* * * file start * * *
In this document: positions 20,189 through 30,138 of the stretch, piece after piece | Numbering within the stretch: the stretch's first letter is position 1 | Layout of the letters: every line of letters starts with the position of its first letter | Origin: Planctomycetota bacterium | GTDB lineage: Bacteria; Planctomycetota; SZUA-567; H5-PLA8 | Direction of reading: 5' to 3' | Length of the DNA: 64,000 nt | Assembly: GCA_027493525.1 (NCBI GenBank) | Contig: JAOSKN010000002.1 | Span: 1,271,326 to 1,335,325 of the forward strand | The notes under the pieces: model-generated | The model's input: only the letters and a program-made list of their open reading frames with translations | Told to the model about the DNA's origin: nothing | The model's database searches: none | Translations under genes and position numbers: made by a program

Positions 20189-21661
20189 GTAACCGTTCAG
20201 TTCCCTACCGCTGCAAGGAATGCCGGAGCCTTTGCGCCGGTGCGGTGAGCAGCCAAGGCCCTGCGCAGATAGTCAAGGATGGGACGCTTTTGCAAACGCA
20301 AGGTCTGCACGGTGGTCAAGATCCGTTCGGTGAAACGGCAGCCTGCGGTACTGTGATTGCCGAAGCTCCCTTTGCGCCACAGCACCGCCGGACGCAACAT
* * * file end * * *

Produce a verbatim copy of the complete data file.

In this document: positions 20,189 through 30,138 of the stretch, piece after piece | Numbering within the stretch: the stretch's first letter is position 1 | Layout of the letters: every line of letters starts with the position of its first letter | Origin: Planctomycetota bacterium | GTDB lineage: Bacteria; Planctomycetota; SZUA-567; H5-PLA8 | Direction of reading: 5' to 3' | Length of the DNA: 64,000 nt | Assembly: GCA_027493525.1 (NCBI GenBank) | Contig: JAOSKN010000002.1 | Span: 1,271,326 to 1,335,325 of the forward strand | The notes under the pieces: model-generated | The model's input: only the letters and a program-made list of their open reading frames with translations | Told to the model about the DNA's origin: nothing | The model's database searches: none | Translations under genes and position numbers: made by a program

Positions 20189-21661
20189 GTAACCGTTCAG
20201 TTCCCTACCGCTGCAAGGAATGCCGGAGCCTTTGCGCCGGTGCGGTGAGCAGCCAAGGCCCTGCGCAGATAGTCAAGGATGGGACGCTTTTGCAAACGCA
20301 AGGTCTGCACGGTGGTCAAGATCCGTTCGGTGAAACGGCAGCCTGCGGTACTGTGATTGCCGAAGCTCCCTTTGCGCCACAGCACCGCCGGACGCAACAT